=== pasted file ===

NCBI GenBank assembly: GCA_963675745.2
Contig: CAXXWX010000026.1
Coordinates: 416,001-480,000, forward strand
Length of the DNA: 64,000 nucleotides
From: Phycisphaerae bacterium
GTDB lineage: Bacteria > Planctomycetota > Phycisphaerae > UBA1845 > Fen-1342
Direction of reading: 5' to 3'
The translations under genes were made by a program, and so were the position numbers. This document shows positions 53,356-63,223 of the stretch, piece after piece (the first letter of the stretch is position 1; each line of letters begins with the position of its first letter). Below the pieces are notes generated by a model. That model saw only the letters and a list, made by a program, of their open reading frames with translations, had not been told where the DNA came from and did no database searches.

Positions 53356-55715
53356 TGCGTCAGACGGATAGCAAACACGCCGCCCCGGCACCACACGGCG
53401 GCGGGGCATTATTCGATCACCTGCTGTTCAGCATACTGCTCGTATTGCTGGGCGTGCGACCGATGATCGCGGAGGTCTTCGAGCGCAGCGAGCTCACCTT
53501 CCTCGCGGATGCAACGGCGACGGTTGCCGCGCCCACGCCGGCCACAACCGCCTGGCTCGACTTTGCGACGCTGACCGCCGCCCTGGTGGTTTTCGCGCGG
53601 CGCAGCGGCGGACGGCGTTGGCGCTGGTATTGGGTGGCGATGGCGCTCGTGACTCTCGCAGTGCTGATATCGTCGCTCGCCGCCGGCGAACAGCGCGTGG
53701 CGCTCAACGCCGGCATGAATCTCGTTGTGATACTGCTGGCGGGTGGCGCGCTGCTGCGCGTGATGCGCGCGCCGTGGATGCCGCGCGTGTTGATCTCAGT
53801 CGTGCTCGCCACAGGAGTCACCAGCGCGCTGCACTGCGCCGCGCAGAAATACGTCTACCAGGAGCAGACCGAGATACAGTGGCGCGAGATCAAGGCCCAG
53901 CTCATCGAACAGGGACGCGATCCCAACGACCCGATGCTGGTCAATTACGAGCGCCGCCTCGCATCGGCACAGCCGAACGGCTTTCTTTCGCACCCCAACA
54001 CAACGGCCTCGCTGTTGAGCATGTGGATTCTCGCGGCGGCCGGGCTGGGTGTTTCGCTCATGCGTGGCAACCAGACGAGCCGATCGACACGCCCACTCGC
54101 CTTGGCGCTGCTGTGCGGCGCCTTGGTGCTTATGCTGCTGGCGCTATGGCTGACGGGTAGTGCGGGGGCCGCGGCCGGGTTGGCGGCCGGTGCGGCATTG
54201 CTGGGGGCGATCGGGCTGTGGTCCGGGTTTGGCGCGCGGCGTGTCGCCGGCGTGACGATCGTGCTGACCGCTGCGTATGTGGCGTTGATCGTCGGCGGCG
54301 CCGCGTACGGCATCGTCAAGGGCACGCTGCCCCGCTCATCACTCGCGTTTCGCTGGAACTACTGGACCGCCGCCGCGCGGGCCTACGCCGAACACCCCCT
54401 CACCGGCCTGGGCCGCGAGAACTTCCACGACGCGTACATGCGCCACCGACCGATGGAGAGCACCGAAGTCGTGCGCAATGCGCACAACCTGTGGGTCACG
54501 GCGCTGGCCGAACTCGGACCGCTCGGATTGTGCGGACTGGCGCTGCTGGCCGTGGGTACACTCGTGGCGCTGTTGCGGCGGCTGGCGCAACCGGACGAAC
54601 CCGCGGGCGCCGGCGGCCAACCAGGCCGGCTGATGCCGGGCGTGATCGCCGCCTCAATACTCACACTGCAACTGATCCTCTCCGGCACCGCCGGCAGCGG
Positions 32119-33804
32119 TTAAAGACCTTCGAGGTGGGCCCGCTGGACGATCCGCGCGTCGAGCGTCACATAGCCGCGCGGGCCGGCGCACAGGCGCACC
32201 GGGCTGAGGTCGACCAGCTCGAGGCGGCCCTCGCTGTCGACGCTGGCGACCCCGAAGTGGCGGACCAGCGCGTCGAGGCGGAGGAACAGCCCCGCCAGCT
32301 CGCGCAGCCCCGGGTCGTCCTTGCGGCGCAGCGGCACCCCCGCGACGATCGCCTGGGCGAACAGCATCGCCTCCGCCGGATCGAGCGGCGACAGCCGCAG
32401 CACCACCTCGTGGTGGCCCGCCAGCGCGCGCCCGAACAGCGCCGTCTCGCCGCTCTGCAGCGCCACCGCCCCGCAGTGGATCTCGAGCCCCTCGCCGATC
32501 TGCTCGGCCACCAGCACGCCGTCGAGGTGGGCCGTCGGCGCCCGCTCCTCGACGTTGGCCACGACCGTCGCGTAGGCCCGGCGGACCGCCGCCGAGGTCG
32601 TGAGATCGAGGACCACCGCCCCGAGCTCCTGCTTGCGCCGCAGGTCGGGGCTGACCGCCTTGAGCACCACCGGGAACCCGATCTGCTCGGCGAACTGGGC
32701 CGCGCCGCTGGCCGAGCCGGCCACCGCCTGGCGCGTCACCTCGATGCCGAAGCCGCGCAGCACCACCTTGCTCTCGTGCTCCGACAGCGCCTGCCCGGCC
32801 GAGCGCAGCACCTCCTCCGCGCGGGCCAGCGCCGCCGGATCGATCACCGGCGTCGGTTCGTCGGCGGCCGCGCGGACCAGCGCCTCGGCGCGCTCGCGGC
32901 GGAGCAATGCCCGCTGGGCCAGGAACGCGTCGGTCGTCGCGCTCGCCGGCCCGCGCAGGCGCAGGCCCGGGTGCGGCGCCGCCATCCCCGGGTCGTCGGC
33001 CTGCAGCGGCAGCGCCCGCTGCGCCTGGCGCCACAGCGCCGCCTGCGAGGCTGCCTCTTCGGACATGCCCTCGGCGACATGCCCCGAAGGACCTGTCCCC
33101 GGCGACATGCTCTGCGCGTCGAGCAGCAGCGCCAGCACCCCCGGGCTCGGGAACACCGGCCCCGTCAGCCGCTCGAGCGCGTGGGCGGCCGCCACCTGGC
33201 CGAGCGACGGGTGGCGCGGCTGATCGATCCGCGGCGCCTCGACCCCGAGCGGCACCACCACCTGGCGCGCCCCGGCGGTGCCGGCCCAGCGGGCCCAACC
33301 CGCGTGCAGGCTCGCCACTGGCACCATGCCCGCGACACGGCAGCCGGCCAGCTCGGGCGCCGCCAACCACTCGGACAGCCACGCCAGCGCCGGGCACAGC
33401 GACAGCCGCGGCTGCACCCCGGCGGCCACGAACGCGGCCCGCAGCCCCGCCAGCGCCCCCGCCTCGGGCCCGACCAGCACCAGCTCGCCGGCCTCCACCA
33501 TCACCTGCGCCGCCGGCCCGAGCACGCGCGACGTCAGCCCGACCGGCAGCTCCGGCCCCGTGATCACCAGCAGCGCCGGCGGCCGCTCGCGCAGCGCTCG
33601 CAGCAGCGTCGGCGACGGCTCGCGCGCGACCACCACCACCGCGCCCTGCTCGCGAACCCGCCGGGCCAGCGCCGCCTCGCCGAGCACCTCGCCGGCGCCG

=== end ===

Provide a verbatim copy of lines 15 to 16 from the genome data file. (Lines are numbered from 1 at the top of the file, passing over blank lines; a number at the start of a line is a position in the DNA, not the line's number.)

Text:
53801 CGTGCTCGCCACAGGAGTCACCAGCGCGCTGCACTGCGCCGCGCAGAAATACGTCTACCAGGAGCAGACCGAGATACAGTGGCGCGAGATCAAGGCCCAG
53901 CTCATCGAACAGGGACGCGATCCCAACGACCCGATGCTGGTCAATTACGAGCGCCGCCTCGCATCGGCACAGCCGAACGGCTTTCTTTCGCACCCCAACA